The Literature Search
In the previous module, we learned how to construct a well-built clinical question. Using that question, we will move on to the literature search.
Constructing a well-built clinical question can lead directly to a well-built search strategy. Note that you may not use all the pieces of the well-built clinical question in your search strategy. Instead of using the term therapy, we might look for a database limit that can be used to find clinical studies involving therapy, or a publication type to find randomized clinical trials, to get at the concept of treatment. However, you may use outcomes or type of question when you review the articles for applicability to your patient.
Select a resource
The practice of Evidence-Based Practice advocates that clinicians search the primary literature to find answers to their clinical questions. There are literally millions of published reports, journal articles, correspondence and studies available to clinicians. Choosing the best resource to search is an important decision. Large databases such as CINAHL and PubMed/MEDLINE will give you access to the primary literature. Secondary resources such as ACP Journal Club, Essential Evidence, FPIN Clinical Inquiries, and Clinical Evidence, will provide you with an assessment of the original study. These are often called "pre-appraised" or EBP resources. The Cochrane Library provides access to systematic reviews which help summarize the results from a number of studies. While LSCS Libraries does not subscribe to the Cochrane Library, your hospital or physician network may.
To quickly find an answer, we might first look at an appraised resource, such as ACP Journal Club. ACP Journal Club's general purpose is to select from the biomedical literature articles that report original studies and systematic reviews that warrant immediate attention by physicians attempting to keep pace with important advances in internal medicine. These articles are summarized in value-added abstracts and commented on by clinical experts. Studies included in this small database are relevant, newsworthy and critically appraised for study methodology.
PubMed/MEDLINE is a very large database with over 17 million citations. Published by the National Library of Medicine, this database is available freely to the public as PubMed. There are advantages in using the LSCS Libraries' version, Medline.
You can search CINAHL, Medine and other databases at the same time by selecting the "Choose Databases" just above the search box. Check boxes for any database you wish to include in the search. If you include general databases, such as Academic Search Complete, make sure your keyword list includes alternative terms.
If you search MEDLINE, remember that it does not typically include the full-text of the article. Use the "Check LinkSource for More Information" link to see if another LSCS-provided database includes the full-text or if one of the LSCS Libraries makes the article available in print.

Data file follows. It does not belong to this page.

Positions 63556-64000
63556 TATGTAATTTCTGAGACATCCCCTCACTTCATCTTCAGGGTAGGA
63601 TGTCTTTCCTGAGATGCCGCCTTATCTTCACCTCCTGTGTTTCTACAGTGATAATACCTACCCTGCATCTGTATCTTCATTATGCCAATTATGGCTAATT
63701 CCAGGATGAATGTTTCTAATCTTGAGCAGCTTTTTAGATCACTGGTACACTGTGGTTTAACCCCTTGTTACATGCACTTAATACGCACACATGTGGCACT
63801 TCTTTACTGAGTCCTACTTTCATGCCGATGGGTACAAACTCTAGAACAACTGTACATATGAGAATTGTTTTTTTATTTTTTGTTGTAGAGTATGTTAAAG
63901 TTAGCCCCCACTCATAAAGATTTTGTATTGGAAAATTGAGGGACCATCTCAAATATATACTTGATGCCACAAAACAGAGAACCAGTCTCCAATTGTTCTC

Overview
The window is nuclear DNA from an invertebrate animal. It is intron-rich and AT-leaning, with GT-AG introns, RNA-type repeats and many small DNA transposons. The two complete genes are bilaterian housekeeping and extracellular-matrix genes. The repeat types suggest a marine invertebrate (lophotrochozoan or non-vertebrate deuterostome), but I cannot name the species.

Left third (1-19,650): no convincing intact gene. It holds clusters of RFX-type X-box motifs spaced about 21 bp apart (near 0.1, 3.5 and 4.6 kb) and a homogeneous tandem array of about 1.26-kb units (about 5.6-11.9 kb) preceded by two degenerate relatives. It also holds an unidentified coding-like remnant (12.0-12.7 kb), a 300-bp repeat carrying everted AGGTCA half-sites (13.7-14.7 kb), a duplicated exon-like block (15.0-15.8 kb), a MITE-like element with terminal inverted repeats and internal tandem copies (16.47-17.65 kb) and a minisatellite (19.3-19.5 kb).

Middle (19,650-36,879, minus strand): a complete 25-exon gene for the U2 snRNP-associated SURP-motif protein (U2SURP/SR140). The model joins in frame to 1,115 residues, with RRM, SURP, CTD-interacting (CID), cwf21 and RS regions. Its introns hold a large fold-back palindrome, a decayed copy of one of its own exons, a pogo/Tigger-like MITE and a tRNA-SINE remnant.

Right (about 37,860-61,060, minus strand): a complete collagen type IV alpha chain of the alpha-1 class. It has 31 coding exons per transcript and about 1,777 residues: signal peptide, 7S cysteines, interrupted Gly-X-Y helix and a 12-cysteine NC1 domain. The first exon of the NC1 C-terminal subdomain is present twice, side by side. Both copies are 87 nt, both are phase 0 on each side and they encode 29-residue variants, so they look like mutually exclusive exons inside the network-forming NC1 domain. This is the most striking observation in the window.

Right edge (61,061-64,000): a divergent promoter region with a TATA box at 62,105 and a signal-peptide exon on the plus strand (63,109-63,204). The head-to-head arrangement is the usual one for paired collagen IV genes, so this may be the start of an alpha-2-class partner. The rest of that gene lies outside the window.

You will need your focused question and search strategy for both databases.
Conduct the search in CINAHL:Step 1: Use PICO to formulate the search strategy; start with the Patient problem and complication.
Find the terms for the patient problem: periodontal disease AND diabetes
To make sure you are using the correct terminology in CINAHL, use the CINAHL Headings link. CINAHL Headings follow the same structure as the Medical Subject Headings (MeSH) used in Medline/PubMed and the National Library of Medicine. Additional headings have been added to reflect terminology used by nursing and allied health professionals. provides a tutorial to demonstrate more about how you can construct a search from this link.
PubMed will attempt to map your terms to appropriate Medical Subject Headings (MeSH). MeSH is the standard terminology used by the indexer and helps find articles on the topic, regardless of the exact wording used by the authors.
Step 2. Look at relevant articles to verify CINAHL subject headings
The result list will display an abbreviated reference, including the publication information and the subject headings for each article. Scan for any other terms you might add to your search strategy or use to revise or focus your search.
Step 3. Limit to appropriate study design
CINAHL has added Clinical Queries as a way to limit searches to retrieve scientifically sound and clinically relevant study reports. Searches can be refined using specific search strategies designed to produce results in five research areas:
Three strategies are provided for each area:
You can also choose Clinical Trial and/or Research as a Publication Type. You will have to evaluate articles carefully to see if they fit the criteria for a Randomized Clinical Trial.
Step 4. Review the results
Both methods limit your results to RCTs. If you find a large number of studies, you can search for systematic or literature reviews.
If you would like to learn more about searching PubMed, review the PubMed tutorials at http://www.nlm.nih.gov/bsd/disted/pubmed.html. Remember that PubMed is available free to the public. Links to the full-text article from a free source or to the publisher are usually provided. If there is a fee for the article, ask your college, hospital or public library if they can obtain the article through interlibrary loan.
Revised July 2010 / Adapted February 2011